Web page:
What is Long-term Care Insurance?
Long-term care insurance is meant to cover financial support and/or assistance services for a person who cannot carry out Activities of Daily Living (ADL) and needs continual care. ADLs are six basic daily activities:
- standing up and lying down
- dressing and undressing
- eating and drinking
The inability to perform several of these activities usually constitutes a long-term care insurance event.
These policies are most commonly associated with fulfilling the needs of the elderly, but it is important to remember that they can be just as applicable to a younger person that encounters disabling conditions.
Through the Kupat Cholim
Long-term care insurance offered through the Kupat Cholim is a group insurance plan provided by the health fund in association with a private insurance company.
The policy is not like the other supplemental insurance plans offered by the Kupah in the following ways:
- There is no obligation to accept every applicant to this plan.
- The group insurance is for a limited period, and the insurance company is entitled not to renew it at the end of the period.
- This insurance has no connection to the Health Basket and should be regarded the same as any group health insurance policy.
Since Long Term Care Insurance is a private insurance policy, you can compare the terms of the proposed policy from the Kupat Cholim to any other policy offered by a private insurance company. A registered insurance agent can help you determine which policy is suitable and purchase it directly from the insurance company.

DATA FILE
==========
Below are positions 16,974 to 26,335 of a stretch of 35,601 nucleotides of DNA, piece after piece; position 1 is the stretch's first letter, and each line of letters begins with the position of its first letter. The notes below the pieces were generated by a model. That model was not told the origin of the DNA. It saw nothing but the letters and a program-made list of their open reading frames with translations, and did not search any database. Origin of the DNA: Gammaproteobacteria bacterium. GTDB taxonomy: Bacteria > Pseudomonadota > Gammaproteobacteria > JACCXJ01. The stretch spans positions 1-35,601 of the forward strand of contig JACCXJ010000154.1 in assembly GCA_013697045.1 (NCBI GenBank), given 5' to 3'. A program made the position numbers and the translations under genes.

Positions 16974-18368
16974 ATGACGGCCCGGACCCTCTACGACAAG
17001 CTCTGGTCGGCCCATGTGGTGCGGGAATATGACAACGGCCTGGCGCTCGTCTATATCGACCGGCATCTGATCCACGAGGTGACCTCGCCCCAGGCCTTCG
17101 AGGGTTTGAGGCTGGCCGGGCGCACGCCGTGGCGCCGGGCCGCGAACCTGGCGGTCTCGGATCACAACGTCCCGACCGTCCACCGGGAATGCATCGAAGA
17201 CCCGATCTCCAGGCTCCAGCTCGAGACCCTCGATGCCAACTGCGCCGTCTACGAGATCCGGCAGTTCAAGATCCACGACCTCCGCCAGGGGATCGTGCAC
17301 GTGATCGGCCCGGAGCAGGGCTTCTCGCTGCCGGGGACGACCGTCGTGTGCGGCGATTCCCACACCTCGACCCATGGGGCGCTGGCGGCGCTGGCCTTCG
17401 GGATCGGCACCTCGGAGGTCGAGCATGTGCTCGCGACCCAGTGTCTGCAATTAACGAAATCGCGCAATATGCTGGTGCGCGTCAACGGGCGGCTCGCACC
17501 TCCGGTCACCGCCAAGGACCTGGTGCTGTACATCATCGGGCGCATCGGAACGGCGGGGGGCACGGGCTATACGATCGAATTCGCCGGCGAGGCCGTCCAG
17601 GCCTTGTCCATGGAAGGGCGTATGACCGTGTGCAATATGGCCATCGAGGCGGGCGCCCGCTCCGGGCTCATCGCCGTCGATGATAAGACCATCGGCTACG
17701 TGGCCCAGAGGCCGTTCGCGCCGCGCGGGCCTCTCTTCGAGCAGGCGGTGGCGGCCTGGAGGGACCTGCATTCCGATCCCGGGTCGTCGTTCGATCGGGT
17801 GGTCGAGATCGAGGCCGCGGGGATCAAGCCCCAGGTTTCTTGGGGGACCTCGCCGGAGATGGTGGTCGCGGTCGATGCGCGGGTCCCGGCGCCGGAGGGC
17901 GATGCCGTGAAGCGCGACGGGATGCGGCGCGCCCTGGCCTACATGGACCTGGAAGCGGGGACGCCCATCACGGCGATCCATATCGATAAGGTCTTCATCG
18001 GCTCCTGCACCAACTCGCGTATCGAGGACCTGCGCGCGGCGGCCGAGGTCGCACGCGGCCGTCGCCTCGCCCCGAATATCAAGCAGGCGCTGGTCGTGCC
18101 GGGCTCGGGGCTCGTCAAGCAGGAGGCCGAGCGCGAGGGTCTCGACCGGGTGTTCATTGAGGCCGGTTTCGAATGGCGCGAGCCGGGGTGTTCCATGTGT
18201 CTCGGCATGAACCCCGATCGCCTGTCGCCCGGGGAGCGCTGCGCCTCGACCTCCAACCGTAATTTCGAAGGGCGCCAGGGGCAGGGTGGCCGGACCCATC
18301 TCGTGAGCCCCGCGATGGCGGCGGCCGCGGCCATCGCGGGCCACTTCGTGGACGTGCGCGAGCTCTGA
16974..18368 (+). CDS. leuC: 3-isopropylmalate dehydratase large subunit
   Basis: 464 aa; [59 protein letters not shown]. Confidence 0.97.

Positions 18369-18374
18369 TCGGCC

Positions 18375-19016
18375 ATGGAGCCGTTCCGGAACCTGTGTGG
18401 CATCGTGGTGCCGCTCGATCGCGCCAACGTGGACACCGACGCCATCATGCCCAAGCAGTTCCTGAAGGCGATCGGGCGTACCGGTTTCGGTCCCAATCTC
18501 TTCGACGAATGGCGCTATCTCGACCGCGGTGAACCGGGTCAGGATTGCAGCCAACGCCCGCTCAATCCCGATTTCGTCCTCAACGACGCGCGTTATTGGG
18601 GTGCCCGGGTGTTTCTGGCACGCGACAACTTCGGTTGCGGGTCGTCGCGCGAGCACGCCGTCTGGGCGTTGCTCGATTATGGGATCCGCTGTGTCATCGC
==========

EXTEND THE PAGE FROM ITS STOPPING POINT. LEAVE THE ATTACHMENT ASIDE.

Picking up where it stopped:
One who considers buying long-term care insurance should look into the following details:
Claims and Benefits
- How is the insurance event deﬁned?
- How many ADLs does it take to define the insurance event? (In most cases, the qualifying situation is the inability to perform three or four ADLs)
- Are mental frailty and Alzheimer’s included in the deﬁnition of the insurance event?
- How long can benefits be paid? (Possible periods are three years, five years, and unlimited. The duration has an effect on the level of premium.)
- What is the level of the monthly beneﬁt?
- Can the monthly beneﬁt be enlarged?
- Does the level of insurance beneﬁts depend on the insured’s age?
- Are the insurance benefits given in the form of indemnification (against actual expenses) or of compensation?
- Does the policy cover nursing care in the insured’s home?
- Are receipts required in the case of at-home care?
- Does the policy have a nonforfeiture beneﬁt, i.e., an entitlement to partial beneﬁts even if the insurance is terminated?
- Is the insurer allowed to change the premium for insureds at large (in contrast to a declared change in premium that is adjusted to the age of each insured), and under what conditions?
- Is it possible to buy a policy in which the premium does not change as the insured ages?
- What rights does the insured have in the event of an increase in premiums? (According to some policies, if the premium scale is raised the insured may pay the old price for reduced beneﬁts and/or become eligible for a nonforfeiture beneﬁt.)
- Is the insured excused from paying premiums while receiving monthly beneﬁts?
- Are the premiums for at-home care different from those upon admission to a nursing institution?